One of the reasons I do so much volunteer work is because I don’t have money to donate to causes I believe in. So, instead I give my time. I never say no to a charity anthology that wants a story, and I have done a ridiculous amount of volunteer work over the years. I don’t think I can remember, if I wanted to, how many charities I’ve given my time to since I started doing volunteer work. I’ve only had one job since 1999 that wasn’t working for a non-profit, so I’ve logged in a lot of hours working for non-profits as well. But the older I get the less energy I have, and I am trying to cut back on the stress in my life. I’ve been pretty successful–the insomnia is a lot less chronic than it used to be, for one example–and lately, I’ve felt a lot better both physically and emotionally than I have for a long time. I am currently pulling together the Bouchercon anthology for this year–the third time I’ve done the Bouchercon anthology but the first time I’ve had a co-editor, which has lessened the burden significantly–and this will probably be the last time I am going to do a Bouchercon anthology. I am kind of anthology editor-ed out; I think this will be my twenty-fourth go around editing an anthology and I really don’t want to do it again. It’s not an unpleasant task, really…I’ve got the organizational side of things so down-pat I don’t even have to really put much thought into it anymore, either. (It’s actually eerie how well I have the organizing of an anthology down to a science–but one should when it’s the twenty-fourth time you’re doing one. If not, you shouldn’t be doing it.)

I am almost finished editing the manuscript, which is great. Holes and discrepancies are vanishing, language is getting cleaned up, clunky sentences are being unclunked, and I feel much better over all about the book in general. I have to do some anthology work this weekend and I also have to start editing another manuscript that is due by the end of the month. I have a short story to write as well, and then I am going to try to spend April working on Chlorine while I try to plot the new Scotty, which is also starting to come together inside my mind. Doing this revision has helped me with my confidence and my imposter syndrome; I really felt like I’d lost the ability to write when I turned this book in. I wasn’t wrong about it needing work, but I was definitely wrong about losing the ability to write. Usually I have what I call the malaise when I finish a book–burn out is another way of putting it; but I don’t like the way writing a book burns me out sounds, frankly, because that makes it sound like I don’t enjoy it. And I do enjoy writing my books and stories. Sure I complain, but the complaining usually is rooted in the stress of the deadline and compounded by everything else I have to do.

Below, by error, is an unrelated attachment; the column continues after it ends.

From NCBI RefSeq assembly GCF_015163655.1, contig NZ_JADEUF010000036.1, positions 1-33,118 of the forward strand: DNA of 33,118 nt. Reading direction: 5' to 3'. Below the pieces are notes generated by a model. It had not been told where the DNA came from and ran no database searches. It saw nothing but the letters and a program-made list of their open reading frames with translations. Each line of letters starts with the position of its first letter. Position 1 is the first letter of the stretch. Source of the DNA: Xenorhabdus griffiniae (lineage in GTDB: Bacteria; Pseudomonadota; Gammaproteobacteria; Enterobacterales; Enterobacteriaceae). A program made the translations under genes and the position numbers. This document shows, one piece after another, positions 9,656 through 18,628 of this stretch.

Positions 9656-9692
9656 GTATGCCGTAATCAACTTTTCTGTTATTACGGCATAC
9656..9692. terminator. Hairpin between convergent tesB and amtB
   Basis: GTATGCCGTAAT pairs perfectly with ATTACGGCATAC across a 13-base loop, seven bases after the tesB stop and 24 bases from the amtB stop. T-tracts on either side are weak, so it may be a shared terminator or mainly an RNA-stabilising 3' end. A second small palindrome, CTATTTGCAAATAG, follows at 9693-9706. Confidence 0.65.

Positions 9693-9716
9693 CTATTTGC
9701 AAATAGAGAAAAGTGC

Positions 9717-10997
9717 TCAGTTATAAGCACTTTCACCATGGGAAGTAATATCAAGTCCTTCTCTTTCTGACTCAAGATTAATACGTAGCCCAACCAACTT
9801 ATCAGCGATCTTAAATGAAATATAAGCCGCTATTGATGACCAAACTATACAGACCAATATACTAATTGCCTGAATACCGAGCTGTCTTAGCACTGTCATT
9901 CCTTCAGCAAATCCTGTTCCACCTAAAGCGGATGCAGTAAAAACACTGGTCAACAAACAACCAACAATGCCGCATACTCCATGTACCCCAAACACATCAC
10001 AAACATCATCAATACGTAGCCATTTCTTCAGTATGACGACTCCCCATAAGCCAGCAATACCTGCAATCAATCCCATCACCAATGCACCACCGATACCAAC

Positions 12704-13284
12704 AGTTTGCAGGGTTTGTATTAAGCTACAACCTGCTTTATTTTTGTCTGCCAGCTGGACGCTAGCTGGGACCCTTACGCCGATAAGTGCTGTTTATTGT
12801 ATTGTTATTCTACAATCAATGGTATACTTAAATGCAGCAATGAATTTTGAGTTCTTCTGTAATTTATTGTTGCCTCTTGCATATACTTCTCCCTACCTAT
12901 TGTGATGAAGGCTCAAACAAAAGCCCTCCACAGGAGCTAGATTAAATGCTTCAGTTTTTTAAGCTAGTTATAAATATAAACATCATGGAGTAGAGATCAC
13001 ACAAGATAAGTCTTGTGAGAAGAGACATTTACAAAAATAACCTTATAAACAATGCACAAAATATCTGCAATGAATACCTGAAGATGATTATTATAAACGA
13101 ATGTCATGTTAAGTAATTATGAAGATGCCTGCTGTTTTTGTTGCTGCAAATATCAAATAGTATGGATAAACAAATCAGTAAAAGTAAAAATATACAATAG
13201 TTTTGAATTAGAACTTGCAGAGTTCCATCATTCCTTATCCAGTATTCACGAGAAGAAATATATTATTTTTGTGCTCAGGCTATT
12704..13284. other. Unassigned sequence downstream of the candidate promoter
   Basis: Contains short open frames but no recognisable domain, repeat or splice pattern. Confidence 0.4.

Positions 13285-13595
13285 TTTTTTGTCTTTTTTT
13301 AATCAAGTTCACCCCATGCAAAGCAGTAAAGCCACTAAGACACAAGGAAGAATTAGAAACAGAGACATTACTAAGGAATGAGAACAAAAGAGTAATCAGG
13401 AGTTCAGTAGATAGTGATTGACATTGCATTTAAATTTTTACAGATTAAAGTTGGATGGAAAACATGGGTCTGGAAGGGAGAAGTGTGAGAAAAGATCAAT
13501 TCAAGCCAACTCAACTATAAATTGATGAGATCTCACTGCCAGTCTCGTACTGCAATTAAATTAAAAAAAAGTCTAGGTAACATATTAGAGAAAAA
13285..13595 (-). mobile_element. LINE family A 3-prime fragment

I slept well last night, so well that I have a bit of a sleep hangover this morning that I hope the coffee will help with (it usually does). I am working at home today (yay for work-at-home Fridays!) and it does seem a bit gray outside. I’ve not looked at the temperatures yet or the weather forecast for the day. I won’t be going to the gym today because somehow at work on Wednesday I did something to the heel of my right foot; not entirely sure what exactly it was, but my heel has felt bruised ever since Wednesday afternoon; I think my shoe insert might have shifted and my heel was stepping on its edge, but it hurts and the later it gets in the day, the more it hurts. Walking to the gym isn’t an option for me today and driving just seems silly–especially since I shouldn’t really do any kind of leg exercise that involves my feet. So I am going to see how it goes over the weekend and try to stay off it as much as I can so that whatever I did to it will heal (my heel needs to heal!).

You also never really appreciate how important your heel is to walking until it hurts.